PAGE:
[Manic Monday] Supporting Songwriters and Music Publishers With Technology

3 mins read
October 29, 2013

One of the most important – and often not known by the public – parts of the music industry are the songwriters and the music publishers. Artistes and musicians often appear at big concerts and TV, when in fact the songs they sing may not be their creation. Of course, there are many artistes and musicians who write their own songs, but there are also many who write songs for others, focusing on writing songs and not becoming an entertainer. There are also others, say, like a member of a band, who also write songs for other artists.

Becoming a songwriter, or a composer, has become a profession that can be tracked to the classical times. Even if some people differentiate between ‘songwriter’ and ‘composer’, the essence is the same: they create a string of notes as a form of expression, sometimes with lyrics (although sometimes the lyricist is a different person from the songwriter). And with the passage of time, the increasing number of songwriters made it necessary to find a representative for them all, at least for the business management. Therefore, what we know today as the profession and organisation of the music publisher was formed.

Like many things in the music industri structure, the position and role of music publishers and their songwriters are more or less the same. The rights to a song, composed by a songwriter, is fully owned by the songwriter. The management of business, say, for usage in sound recordings, advertisments, and so on, is usually handed over to a music publishing company for revenue share.

The business model also remains more or less the same: if there is a party that wants to use a song, the music publisher, as the songwriter’s representative, will ask for a minimum guarantee payment. There’s usually an agreed royalty rate, and the minimum guarantee is often a multiplication of that number.

The role of music publishers has become increasingly important in the digital age, as all digital-based music businesses, will more or less provide royalties payable to the songwriter. Broadcast services, whether it be traditional broadcast like radio and TV, or digital like online radio (Pandora, Ohdio.fm) and online video (YouTube) by principle need to pay broadcasting rights, although the implementation will wholly depend on the implementation of law and industry in each country.

On-demand services like iTunes or Spotify, by principle, follow the same obligations of CD and cassette sales, which are payment of duplication royalties. And usage of a song by third parties (like for ads or movie soundtracks) need to pay synchronisation rights, negotiated directly with the publisher. The strange thing is, the music publishing industry is somehow unseen, and has stepped out of the spotlight.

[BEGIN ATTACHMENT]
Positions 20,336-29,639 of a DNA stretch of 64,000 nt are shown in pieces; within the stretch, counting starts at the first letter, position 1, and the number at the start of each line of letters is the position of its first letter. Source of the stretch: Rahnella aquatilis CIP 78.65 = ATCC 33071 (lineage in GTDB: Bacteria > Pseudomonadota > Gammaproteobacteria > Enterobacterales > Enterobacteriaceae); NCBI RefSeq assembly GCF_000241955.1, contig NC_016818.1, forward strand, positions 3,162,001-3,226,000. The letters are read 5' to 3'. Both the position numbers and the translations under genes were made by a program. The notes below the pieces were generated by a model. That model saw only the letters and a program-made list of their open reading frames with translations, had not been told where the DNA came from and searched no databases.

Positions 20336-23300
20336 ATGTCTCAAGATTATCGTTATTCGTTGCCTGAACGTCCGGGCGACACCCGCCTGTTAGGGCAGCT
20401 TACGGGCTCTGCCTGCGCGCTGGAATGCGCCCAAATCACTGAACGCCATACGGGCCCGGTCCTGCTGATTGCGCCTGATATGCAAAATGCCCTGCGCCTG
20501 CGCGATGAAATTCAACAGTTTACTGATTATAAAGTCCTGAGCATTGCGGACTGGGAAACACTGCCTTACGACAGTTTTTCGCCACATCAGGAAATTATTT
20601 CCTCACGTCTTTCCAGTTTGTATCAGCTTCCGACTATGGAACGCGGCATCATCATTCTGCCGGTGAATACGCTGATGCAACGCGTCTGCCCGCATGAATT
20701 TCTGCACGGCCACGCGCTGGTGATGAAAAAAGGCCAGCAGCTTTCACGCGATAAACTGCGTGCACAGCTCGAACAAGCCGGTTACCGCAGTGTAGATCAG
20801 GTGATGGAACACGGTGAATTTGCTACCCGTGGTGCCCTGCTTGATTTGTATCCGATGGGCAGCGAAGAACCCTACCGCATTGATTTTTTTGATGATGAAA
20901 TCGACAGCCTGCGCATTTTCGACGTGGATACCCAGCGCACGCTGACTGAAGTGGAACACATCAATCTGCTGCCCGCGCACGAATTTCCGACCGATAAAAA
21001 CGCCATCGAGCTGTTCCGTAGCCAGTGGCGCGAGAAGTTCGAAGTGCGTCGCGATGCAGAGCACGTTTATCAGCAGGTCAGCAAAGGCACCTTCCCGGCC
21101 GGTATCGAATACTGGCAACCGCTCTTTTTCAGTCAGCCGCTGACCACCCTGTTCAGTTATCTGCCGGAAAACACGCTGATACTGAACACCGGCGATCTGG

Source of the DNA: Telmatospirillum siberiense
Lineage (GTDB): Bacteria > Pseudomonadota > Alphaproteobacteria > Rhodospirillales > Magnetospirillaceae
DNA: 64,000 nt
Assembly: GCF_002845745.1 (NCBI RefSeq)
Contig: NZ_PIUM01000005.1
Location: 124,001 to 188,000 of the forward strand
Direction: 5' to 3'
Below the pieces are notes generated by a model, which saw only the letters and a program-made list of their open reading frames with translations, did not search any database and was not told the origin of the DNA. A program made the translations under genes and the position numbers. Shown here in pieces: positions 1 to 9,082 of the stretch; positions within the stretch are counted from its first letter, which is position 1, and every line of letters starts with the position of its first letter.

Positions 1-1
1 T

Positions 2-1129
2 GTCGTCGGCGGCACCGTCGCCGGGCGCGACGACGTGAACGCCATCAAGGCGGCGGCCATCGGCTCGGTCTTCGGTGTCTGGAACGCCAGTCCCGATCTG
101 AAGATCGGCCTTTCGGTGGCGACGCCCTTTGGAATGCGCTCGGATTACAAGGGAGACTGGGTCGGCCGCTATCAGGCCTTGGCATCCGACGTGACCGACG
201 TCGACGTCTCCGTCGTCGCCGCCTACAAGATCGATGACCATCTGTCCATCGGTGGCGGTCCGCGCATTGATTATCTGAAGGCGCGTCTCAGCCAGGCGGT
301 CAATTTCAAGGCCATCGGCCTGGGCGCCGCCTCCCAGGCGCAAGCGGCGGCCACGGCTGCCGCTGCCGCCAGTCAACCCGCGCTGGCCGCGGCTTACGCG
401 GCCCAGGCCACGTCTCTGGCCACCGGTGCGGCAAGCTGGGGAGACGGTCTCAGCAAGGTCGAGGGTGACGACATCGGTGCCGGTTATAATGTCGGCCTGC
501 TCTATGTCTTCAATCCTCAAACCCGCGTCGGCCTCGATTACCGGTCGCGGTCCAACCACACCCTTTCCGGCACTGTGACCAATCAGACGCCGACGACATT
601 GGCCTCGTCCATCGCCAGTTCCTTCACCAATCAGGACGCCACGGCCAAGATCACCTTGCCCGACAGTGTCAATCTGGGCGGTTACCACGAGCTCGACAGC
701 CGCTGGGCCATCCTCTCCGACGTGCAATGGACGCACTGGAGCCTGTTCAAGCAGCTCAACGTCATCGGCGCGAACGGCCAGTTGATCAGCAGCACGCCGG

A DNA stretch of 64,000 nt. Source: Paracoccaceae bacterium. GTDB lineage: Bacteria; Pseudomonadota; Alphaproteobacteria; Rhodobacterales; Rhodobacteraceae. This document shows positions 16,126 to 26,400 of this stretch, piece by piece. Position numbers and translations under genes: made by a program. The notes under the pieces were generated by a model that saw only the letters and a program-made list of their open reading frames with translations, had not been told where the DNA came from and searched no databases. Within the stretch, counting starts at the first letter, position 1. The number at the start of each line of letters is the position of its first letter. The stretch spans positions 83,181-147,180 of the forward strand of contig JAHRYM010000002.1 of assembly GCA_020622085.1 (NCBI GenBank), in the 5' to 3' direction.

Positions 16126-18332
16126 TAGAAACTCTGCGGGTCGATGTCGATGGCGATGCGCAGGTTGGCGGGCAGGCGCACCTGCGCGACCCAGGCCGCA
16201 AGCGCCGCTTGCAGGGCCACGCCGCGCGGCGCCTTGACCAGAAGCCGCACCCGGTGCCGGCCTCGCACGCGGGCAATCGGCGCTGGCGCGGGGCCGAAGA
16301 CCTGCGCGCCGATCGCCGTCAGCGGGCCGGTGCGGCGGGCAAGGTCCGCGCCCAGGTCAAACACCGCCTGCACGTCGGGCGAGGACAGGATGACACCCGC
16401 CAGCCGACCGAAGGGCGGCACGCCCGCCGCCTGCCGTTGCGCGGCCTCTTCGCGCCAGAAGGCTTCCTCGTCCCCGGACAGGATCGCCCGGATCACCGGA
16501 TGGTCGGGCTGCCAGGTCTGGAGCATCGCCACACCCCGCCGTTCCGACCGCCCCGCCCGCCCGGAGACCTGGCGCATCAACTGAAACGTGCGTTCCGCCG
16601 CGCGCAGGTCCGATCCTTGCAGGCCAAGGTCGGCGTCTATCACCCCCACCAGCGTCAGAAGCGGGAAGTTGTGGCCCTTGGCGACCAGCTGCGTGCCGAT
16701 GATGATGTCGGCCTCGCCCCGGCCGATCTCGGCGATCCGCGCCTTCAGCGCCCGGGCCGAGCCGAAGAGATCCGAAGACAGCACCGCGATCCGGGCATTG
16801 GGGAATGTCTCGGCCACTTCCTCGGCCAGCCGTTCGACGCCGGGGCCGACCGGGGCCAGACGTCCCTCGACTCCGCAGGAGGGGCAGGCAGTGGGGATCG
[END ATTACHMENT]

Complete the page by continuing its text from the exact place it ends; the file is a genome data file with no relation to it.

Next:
Through my limited experiences in the music industry, I think the problem is ignorance. Parties that need songs, don’t know who to call. Songwriters, not knowing what publishers are, spend their time trying to sell their songs and less for composing. Publishers – often just a 2-person operation – are busy managing royalty reports, with no time offering the works of their members to possible interested parties, or search for new songwriters. There’s also the issue of when a song was co-wrote by several people who belong to different publishers, with its associated mess. These many problems, which could actually be helped with technology.

There are some things that could be done:

  1. An online marketplace where publishers can offer their ‘merchandise’ to interested parties; song snippets can be heard first before heading to negotiations. This is what used to be done by Greenlight Music, like what I wrote on my first article for DS.
  2. For those not willing to be involved with the ‘old guard’ of music publishers who are close to major labels, make your own publisher – perhaps through an online cooperative? So that the needs of the members who want to offer their music are fulfilled, without special treatment to anyone? This is similar to what IMP is doing.
  3. An independent information centre about songs, songwriters and their business representatives? This can also serve as a music history center, a function that Irama Nusantara intends to fulfill.

Songwriters, and the music publishing industry in general, is one of those businesses that could be helped a lot with the support of information systems. Offering songs on a platform as simpe as e-commerce can make it easier to find potential clients. Clear information would also help for any copyright disputes, and increase the awareness level about the music industry. The development of digital music services will definitely need the support of robust information systems for responsible royalty payments. Therefore, the question shouldn’t be whether this needs to be done, but when.

Ario is a co-founder of Ohdio, an Indonesian music streaming service. He worked in the digital music industry in Indonesia from 2003 to 2010, and recently worked in the movie and TV industry in Vietnam. Keep up with him on Twitter at @barijoe or his blog at http://barijoe.wordpress.com.

[ilustrasi foto dari Shutterstock]

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